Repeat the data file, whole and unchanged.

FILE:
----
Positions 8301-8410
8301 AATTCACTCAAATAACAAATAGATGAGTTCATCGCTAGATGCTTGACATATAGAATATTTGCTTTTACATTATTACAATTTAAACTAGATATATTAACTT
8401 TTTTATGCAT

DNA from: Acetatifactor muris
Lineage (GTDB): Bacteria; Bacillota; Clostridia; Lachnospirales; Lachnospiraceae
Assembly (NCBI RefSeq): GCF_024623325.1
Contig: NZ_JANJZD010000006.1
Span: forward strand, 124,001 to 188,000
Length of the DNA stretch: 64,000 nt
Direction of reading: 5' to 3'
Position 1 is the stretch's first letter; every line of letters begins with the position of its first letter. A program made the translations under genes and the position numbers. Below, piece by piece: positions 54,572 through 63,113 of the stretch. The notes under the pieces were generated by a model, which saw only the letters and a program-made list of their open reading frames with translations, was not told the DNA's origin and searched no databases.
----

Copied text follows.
Positions 8301-8410
8301 AATTCACTCAAATAACAAATAGATGAGTTCATCGCTAGATGCTTGACATATAGAATATTTGCTTTTACATTATTACAATTTAAACTAGATATATTAACTT
8401 TTTTATGCAT

DNA from: Acetatifactor muris
Lineage (GTDB): Bacteria; Bacillota; Clostridia; Lachnospirales; Lachnospiraceae
Assembly (NCBI RefSeq): GCF_024623325.1
Contig: NZ_JANJZD010000006.1
Span: forward strand, 124,001 to 188,000
Length of the DNA stretch: 64,000 nt
Direction of reading: 5' to 3'
Position 1 is the stretch's first letter; every line of letters begins with the position of its first letter. A program made the translations under genes and the position numbers. Below, piece by piece: positions 54,572 through 63,113 of the stretch. The notes under the pieces were generated by a model, which saw only the letters and a program-made list of their open reading frames with translations, was not told the DNA's origin and searched no databases.